Credit growth of banks drops to 5.7% | business-news | Hindustan Times
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Credit growth of banks drops to 5.7%

Credit growth of banks has dropped to a multi-year low of 5.7% as demand for large loans remained weak and private banks gained on the back of a healthy retail market share.

business Updated: Jul 16, 2016 18:33 IST
Beena Parmar
Indian banks

While the demand for credit from large companies remained subdued, retail and agriculture sectors were growth drivers.

Credit growth of banks has dropped to a multi-year low of 5.7% as demand for large loans remained weak and private banks gained on the back of a healthy retail market share.

The credit growth of public sector banks dropped to 4% during the year, while private banks reported 18.7% rise during FY2016. “Credit growth was also low on account of conversion of state discoms’ (distribution companies) loans into bonds (loans converted into UDAY bonds issued by the government),” according to a report by ICRA Ratings.

While the demand for credit from large companies remained subdued, retail and agriculture sectors were growth drivers -- posting growth of 19.4% and 15.3% respectively, the report added.

The overall systemic credit growth was higher at 9.4% and this includes lending from corporate bonds and commercial paper that offer lesser interest rates than banks. Banks are gradually lowering interest rates to become competitive.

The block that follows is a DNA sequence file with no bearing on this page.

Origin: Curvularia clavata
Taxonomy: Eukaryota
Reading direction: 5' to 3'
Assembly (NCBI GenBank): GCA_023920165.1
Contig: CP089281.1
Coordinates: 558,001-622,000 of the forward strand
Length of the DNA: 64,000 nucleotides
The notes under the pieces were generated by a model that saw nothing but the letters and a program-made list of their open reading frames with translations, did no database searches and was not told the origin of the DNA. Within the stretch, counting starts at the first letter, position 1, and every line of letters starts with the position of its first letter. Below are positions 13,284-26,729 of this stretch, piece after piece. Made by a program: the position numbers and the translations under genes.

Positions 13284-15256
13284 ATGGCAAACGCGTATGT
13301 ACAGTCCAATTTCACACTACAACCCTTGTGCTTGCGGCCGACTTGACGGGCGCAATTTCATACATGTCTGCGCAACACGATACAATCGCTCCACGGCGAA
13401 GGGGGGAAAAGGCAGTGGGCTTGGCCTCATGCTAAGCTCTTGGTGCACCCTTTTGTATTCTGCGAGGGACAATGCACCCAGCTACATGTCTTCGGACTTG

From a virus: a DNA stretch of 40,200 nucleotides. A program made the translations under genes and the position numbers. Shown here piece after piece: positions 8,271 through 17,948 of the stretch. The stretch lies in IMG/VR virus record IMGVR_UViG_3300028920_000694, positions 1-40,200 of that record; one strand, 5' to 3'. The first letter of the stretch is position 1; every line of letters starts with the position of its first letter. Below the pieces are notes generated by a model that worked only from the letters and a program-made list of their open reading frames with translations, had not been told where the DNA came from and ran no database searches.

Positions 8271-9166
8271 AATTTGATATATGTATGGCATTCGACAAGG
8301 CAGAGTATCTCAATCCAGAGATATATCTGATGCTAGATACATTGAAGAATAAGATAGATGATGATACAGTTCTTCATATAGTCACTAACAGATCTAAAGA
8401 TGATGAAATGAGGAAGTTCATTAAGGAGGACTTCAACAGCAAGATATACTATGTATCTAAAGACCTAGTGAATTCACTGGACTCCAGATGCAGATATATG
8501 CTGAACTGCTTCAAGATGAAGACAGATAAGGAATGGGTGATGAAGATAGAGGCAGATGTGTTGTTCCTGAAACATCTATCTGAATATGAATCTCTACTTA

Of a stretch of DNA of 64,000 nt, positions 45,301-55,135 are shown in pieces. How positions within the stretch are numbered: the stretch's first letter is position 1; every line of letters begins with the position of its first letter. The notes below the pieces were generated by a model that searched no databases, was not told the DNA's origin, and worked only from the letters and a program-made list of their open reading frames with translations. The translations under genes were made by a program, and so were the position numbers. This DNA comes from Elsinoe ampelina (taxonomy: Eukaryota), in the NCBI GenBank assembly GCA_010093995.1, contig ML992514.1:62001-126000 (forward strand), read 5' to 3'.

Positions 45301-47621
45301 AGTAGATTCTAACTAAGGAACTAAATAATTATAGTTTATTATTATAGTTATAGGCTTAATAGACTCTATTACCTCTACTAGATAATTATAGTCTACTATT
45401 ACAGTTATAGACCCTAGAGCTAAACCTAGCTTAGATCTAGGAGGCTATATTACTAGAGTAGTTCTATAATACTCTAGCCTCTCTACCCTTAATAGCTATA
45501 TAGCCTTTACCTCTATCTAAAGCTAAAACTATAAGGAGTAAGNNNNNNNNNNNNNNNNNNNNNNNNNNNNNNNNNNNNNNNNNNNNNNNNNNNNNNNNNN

On the deposit front, despite moderation in inflation and an improvement in real interest rates, all banks’ aggregated deposits grew by merely 6.4% in FY2016 vs deposits growth of 10.3% a year ago. This growth was marginally higher than credit growth.

The sluggishness in deposits growth could be on account of psychological impact on depositors following a decline in nominal interest rates on deposits (even as real interest rates improved), significant raising of tax-free bonds over the last few years providing alternative safe savings avenue, increase in limit for remittances and banks reducing dependence on large ticket deposits on the back of muted credit growth, said ICRA.

The ratings firm also pointed out that while banks’ bad loans may not worsen materially from current levels, their credit costs – cost of lending – could remain at elevated levels over next 1-2 years as banks’ build provisioning cover against the elevated gross non-performing asset levels as well as other weak assets.

Banks have to set aside enough capital as provisions to cushion against weak and potentially weak accounts.

Banks’ provision cover was around 41.7% as on March 31, 2016 as against 44.4% as on March 31, 2015. Though 14 out of 26 public sector banks reported losses in FY2016, their profitability profile is not expected to be as weak in FY2017 as it was in FY2016.

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